What Is an ‘Atmospheric River?’

  • California is recovering from an atmospheric river with another expected this week.
  • The term was coined in 1994 and increasingly appears in news stories and research.
  • An atmospheric river is a long, narrow region of moisture that transports heavy amounts of water.

An atmospheric river caused flooding and mudslides in California this week, with another expected in the next few days, spiking West Coast interest in a weather term that’s relatively new, but increasingly part of conversations, news stories and academic research.

Early research studies on the weather phenomenon include a 1994 paper by MIT researchers Yong Zhu and Reginald E. Newell about “atmospheric rivers and bombs.”

The National Oceanic and Atmospheric Administration describes atmospheric rivers as “relatively long, narrow regions in the atmosphere – like rivers in the sky – that transport most of the water vapor outside of the tropics.”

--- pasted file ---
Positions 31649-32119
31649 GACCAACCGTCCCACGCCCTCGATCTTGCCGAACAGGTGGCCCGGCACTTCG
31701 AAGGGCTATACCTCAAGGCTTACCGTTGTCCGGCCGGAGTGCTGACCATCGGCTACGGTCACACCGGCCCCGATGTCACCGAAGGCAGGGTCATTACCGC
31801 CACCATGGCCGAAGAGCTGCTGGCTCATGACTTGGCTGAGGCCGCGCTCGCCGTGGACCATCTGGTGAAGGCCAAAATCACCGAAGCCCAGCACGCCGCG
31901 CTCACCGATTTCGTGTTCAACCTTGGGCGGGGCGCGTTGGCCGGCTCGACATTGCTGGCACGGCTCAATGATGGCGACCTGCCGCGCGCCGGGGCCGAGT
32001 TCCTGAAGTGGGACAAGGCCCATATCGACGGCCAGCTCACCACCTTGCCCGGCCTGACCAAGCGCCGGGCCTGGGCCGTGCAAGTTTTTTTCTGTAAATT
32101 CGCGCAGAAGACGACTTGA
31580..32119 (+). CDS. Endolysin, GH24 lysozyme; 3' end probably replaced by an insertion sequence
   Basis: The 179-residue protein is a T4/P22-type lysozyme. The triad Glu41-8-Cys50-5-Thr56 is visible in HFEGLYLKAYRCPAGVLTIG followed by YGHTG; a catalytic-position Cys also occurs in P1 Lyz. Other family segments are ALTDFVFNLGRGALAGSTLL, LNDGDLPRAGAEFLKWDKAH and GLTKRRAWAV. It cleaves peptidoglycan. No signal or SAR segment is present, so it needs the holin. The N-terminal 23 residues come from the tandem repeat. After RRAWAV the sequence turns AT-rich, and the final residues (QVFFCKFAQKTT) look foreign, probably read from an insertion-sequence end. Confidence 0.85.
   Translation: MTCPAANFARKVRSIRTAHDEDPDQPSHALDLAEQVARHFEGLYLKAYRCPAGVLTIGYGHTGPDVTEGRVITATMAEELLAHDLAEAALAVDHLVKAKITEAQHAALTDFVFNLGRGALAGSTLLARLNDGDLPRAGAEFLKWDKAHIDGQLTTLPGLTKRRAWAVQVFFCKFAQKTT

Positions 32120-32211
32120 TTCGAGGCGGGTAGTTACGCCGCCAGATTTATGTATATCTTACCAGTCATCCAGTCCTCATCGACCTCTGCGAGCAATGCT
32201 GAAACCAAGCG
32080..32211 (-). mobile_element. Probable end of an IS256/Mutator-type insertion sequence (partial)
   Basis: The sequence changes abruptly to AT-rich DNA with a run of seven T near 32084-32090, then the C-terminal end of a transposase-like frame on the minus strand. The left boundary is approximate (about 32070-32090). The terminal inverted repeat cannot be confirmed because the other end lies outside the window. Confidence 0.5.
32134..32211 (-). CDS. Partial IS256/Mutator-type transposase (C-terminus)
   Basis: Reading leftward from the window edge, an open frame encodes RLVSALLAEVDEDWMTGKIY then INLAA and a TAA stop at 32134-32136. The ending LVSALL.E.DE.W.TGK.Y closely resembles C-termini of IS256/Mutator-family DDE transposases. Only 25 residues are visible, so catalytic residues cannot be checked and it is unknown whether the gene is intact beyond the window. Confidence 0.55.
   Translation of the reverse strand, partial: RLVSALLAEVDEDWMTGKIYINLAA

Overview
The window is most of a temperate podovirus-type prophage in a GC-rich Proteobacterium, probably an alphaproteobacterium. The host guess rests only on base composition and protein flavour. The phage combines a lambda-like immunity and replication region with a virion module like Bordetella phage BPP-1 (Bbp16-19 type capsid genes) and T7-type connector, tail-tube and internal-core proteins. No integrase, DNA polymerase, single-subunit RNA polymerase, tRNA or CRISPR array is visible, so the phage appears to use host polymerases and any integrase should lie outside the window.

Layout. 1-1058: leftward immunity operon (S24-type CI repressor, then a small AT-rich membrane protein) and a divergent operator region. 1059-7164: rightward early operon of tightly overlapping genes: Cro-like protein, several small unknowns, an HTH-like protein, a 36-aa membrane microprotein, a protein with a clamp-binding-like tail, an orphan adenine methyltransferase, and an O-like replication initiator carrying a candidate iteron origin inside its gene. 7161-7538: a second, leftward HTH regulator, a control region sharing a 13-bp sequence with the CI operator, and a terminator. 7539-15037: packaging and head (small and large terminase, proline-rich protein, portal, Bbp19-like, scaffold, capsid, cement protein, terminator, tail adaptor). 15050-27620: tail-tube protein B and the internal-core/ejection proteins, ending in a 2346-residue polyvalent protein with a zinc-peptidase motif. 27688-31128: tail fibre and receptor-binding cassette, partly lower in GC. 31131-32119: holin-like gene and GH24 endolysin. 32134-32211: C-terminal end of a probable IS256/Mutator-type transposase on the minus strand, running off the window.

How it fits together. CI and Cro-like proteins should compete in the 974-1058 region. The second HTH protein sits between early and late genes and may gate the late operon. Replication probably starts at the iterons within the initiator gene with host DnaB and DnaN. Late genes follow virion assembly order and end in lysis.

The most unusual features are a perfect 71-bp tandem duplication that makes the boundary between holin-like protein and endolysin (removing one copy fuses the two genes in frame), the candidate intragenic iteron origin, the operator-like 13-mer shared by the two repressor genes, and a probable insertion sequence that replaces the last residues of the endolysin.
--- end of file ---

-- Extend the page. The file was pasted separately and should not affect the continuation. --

Atmospheric rivers can carry the water vapor equivalent of the water flow at the mouth of the Mississippi River, according to the federal agency. The vapor is released as snow or rain when the rivers make landfall.

They start near the equator when the sun heats water, which evaporates and rises into the atmosphere, according to the US Geological Survey, which also notes they are expected to intensify in California because of climate change.

Since the term first appeared in 1994, it has increasingly been used in academic research and news reports.

In 2019, researchers at UC San Diego announced a new scale that measures the strength of atmospheric rivers. Similar systems exist for tornadoes and hurricanes. In 2021, the LA Times published an explainer on atmospheric rivers, a term which now regularly appears in headlines.

Google Trends shows a spike in searches for the term in California since December 18, when heavy storms started to threaten the state.

Those storms arrived over the holidays, causing flooding, power outages, some fatalities, and flight delays. There are still 44,000 customers without power in California.

AccuWeather meteorologists expect another atmospheric river to hit the state in the middle or later this week. But the repeat deluges aren’t expected to solve the state’s ongoing problems with drought.

“The moisture that we’re getting now is a big help, but we need more — a lot more — to really put a major dent in the drought,” Richard Heim, a meteorologist with the National Centers for Environmental Information and one of the authors of the US Drought Monitor, told the LA Times.

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